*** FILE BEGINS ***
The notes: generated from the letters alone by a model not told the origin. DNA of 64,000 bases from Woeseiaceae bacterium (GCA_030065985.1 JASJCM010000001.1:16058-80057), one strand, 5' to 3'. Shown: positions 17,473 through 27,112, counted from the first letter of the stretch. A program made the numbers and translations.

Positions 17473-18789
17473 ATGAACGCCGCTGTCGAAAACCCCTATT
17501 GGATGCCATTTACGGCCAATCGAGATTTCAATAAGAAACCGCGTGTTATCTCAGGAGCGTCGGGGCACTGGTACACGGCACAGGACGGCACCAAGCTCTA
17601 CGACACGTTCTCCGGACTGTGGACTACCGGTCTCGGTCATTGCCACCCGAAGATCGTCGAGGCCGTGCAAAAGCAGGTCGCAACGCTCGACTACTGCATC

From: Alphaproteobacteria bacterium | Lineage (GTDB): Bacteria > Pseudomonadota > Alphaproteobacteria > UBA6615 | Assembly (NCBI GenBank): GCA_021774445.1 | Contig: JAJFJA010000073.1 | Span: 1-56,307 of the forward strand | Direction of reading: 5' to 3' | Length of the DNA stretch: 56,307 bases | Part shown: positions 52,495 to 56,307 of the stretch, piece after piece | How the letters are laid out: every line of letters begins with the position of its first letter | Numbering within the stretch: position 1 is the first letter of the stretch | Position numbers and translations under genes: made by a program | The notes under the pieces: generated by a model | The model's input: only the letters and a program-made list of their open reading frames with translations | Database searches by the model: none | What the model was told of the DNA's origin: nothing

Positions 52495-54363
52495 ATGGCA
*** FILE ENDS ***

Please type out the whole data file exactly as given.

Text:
The notes: generated from the letters alone by a model not told the origin. DNA of 64,000 bases from Woeseiaceae bacterium (GCA_030065985.1 JASJCM010000001.1:16058-80057), one strand, 5' to 3'. Shown: positions 17,473 through 27,112, counted from the first letter of the stretch. A program made the numbers and translations.

Positions 17473-18789
17473 ATGAACGCCGCTGTCGAAAACCCCTATT
17501 GGATGCCATTTACGGCCAATCGAGATTTCAATAAGAAACCGCGTGTTATCTCAGGAGCGTCGGGGCACTGGTACACGGCACAGGACGGCACCAAGCTCTA
17601 CGACACGTTCTCCGGACTGTGGACTACCGGTCTCGGTCATTGCCACCCGAAGATCGTCGAGGCCGTGCAAAAGCAGGTCGCAACGCTCGACTACTGCATC

From: Alphaproteobacteria bacterium | Lineage (GTDB): Bacteria > Pseudomonadota > Alphaproteobacteria > UBA6615 | Assembly (NCBI GenBank): GCA_021774445.1 | Contig: JAJFJA010000073.1 | Span: 1-56,307 of the forward strand | Direction of reading: 5' to 3' | Length of the DNA stretch: 56,307 bases | Part shown: positions 52,495 to 56,307 of the stretch, piece after piece | How the letters are laid out: every line of letters begins with the position of its first letter | Numbering within the stretch: position 1 is the first letter of the stretch | Position numbers and translations under genes: made by a program | The notes under the pieces: generated by a model | The model's input: only the letters and a program-made list of their open reading frames with translations | Database searches by the model: none | What the model was told of the DNA's origin: nothing

Positions 52495-54363
52495 ATGGCA